‘Eily, aren’t you excited? How can you stand there baking bread when our whole future might depend on this bit of paper?’
Peggy looked across the kitchen. Her big sister was staring into the bowl on the scrubbed wooden table and refused to meet her eyes.
‘There’s something up! That’s it! You’re hiding something from me.’
The older girl stopped. With the back of her hand
she pushed a loose bit of fair hair aside, then shrugged.
‘We’re not going.’
‘Eily, stop codding me. I’m not a fool!’ shouted Peggy.
Eily shook her head.
‘No, I’m being serious, Peggy. Things have changed,’ she said. ‘So many things are different now,’ she added in a low whisper.
‘Changed!’ shouted Peggy. ‘Even I know they’ve changed. We’ve less money than ever. Some days we don’t even get one customer in the shop and none of us can get a job. There’s even more reason for us to go now.’
‘Listen, Peggy, I told you! We’re not going away. We’re not leaving Castletaggart and that’s all there is to it!’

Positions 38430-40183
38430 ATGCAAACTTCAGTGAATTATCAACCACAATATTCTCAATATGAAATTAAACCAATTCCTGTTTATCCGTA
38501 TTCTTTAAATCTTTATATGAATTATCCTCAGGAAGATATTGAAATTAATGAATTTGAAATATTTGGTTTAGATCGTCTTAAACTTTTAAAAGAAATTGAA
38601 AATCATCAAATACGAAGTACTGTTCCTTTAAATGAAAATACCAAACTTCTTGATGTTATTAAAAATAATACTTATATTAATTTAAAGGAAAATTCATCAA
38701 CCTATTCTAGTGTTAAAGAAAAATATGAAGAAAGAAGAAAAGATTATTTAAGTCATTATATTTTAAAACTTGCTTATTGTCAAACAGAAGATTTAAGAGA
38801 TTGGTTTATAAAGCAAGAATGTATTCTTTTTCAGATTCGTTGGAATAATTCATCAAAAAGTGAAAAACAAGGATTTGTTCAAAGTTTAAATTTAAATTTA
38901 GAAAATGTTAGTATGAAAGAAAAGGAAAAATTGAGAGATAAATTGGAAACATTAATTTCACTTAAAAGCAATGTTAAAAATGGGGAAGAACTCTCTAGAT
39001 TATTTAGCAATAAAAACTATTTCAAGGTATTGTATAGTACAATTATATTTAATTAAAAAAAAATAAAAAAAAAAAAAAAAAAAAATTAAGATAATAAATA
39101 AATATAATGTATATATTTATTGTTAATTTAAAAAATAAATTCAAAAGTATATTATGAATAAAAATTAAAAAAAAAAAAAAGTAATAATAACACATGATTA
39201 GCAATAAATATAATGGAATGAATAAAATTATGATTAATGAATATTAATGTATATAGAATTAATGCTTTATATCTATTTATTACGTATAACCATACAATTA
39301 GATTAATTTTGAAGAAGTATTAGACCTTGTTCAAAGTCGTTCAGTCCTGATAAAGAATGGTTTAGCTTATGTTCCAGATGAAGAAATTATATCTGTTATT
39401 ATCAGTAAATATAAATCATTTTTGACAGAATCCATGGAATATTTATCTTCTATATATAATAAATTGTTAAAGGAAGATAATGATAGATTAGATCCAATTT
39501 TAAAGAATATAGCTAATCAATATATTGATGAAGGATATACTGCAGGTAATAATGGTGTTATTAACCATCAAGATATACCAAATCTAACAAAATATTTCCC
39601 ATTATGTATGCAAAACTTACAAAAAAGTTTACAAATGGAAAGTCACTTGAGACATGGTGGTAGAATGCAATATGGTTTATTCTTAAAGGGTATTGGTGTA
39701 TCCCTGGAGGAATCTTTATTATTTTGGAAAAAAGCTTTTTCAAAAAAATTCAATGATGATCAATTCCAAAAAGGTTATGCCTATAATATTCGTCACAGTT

‘We … We … There are three of us. Why should you always be the one to decide for us?’ Peggy could feel her blood boiling. ‘What about me?’
‘You? You’re still only a child, Peggy. Someone has to be in charge…to take care of you just like a mother…’
‘A mother! A mother!’ Hot tears pricked Peggy’s eyes. ‘You! You’re not my mother!’
Eily’s face went pale. In that instant Peggy felt the sting of a slap across her face.
‘I hate you!’ screamed Peggy. ‘I hate you! I hate you …’ She kept shouting it as she pushed open the back door and ran down the narrow alley that led to Market Lane.
Two women were gossiping on a doorstep and stopped in mid-conversation to stare at her. She stuck
out her tongue at them and ran hell-for-leather through the back end of Castletaggart towards the old bridge and river. She hoped there would be no one there.
Her prayers were answered. The place was deserted. She leant over the low stone bridge. Beneath it the water flowed strongly, dragging the riverweed forwards. She stared into the river, blocking out the town from her sight and her mind.
Anger and disappointment raged inside her.
I won’t forget about going. She can’t treat me like a baby! she thought.
Her breath came in gulps and tore her throat.
It’s not fair!